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If $\mathbb{F}_q$ is a finite field and the elliptic curve E is defined over finite field $\mathbb{F}_p$ such that ECDLP is hard in E($\mathbb{F}_p$), where $q, p$ are prime and $q \ll p$. Let T $\in E(\mathbb{F}_p)$ with $mT= \mathcal{O}$. My question is in finite field $\mathbb{F}_q, 1=q+1$. It follows that $T=(q+1)T$. Does it imply $q$ have to be divided by $m$? Is it possible that $q$ isn't divided by $m$ with other condition while $1=q+1, T=(q+1)T$? Thank you~

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the error is that $E(\mathbb{F}_p)$ is a $\mathbb{Z}$-module not a $\mathbb{F}_p$-vector space. Curves for which $p$ divides the order of $E(\mathbb{F}_p)$ are sometimes called anomalous. Pick your any elliptic curves and do some computations and you will see your error. (This should be closed.) – Chris Wuthrich Dec 30 '10 at 10:29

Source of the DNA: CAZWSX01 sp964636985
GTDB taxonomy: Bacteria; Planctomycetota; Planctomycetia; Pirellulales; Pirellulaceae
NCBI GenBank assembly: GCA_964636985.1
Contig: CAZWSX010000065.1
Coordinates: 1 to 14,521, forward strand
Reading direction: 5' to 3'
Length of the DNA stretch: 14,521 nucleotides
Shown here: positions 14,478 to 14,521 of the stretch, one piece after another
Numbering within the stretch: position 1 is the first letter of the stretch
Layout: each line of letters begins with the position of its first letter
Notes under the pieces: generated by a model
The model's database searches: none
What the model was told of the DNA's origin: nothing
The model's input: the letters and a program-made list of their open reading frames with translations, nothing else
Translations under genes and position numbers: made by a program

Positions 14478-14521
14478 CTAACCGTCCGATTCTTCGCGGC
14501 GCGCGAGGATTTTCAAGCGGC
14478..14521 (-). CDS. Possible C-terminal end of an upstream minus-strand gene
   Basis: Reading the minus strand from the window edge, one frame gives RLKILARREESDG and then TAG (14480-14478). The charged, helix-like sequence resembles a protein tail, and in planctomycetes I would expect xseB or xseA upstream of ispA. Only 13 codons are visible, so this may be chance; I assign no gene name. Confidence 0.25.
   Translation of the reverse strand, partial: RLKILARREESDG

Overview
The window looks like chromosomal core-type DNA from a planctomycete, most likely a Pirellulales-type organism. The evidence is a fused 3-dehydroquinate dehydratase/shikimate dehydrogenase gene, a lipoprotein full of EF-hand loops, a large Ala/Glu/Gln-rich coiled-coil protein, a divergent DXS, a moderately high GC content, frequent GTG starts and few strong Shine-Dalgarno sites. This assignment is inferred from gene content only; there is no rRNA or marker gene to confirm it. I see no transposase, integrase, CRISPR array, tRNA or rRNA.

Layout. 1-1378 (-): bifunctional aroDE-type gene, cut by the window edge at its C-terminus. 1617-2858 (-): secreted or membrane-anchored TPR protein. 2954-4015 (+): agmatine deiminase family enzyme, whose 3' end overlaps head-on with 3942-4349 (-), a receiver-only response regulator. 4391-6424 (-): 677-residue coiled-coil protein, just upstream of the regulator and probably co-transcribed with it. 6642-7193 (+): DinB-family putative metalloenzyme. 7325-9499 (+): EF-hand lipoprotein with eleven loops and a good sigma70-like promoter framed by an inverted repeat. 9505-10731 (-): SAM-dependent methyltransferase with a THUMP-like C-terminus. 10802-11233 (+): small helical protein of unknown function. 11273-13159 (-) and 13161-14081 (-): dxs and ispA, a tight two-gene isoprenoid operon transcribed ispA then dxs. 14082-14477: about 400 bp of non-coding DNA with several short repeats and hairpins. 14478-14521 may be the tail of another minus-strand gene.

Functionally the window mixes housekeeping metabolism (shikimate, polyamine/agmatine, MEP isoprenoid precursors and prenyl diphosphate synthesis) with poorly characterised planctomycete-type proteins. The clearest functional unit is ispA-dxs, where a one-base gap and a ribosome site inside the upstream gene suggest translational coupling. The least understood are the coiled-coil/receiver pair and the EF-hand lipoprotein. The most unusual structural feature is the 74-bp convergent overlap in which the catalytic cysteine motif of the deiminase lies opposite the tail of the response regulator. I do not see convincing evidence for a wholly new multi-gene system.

$E(\mathbb{F}_p)$ consists of all the rational points on E over $\mathbb{F}_p$. Excuse me, but could you tell me why $E(\mathbb{F}_p)$ is a $\mathbb{Z}$ module or isn't a $\mathbb{F}_p$ vector space? – athena Dec 30 '10 at 12:39
for any $n\in\mathbb{Z}$, we define $n\cdot P=P+P+\cdots +P$ using the addition law $+$ on the curve. There is absolutely no reason that $p\cdot P = O$, just because the coordinates of the points are in $\FF_p$. As I said, take $y^2 + y = x^3 + 1$ over $\FF_2$ it has $3$ rational points, so $2\cdot P = -P$. You should read the basics of elliptic curve in a book like Silverman;s "The arithmetic of elliptic curves". – Chris Wuthrich Dec 30 '10 at 13:34
The role of $q$ is unclear. What does it have to do with $E,p,m$? – Felipe Voloch Dec 30 '10 at 13:57
You are right, maybe I misread the question and $q$ just stands for the order of the group, in which case $T = (q+1)T$ is obvious. But then $m=q$. – Chris Wuthrich Dec 30 '10 at 14:25

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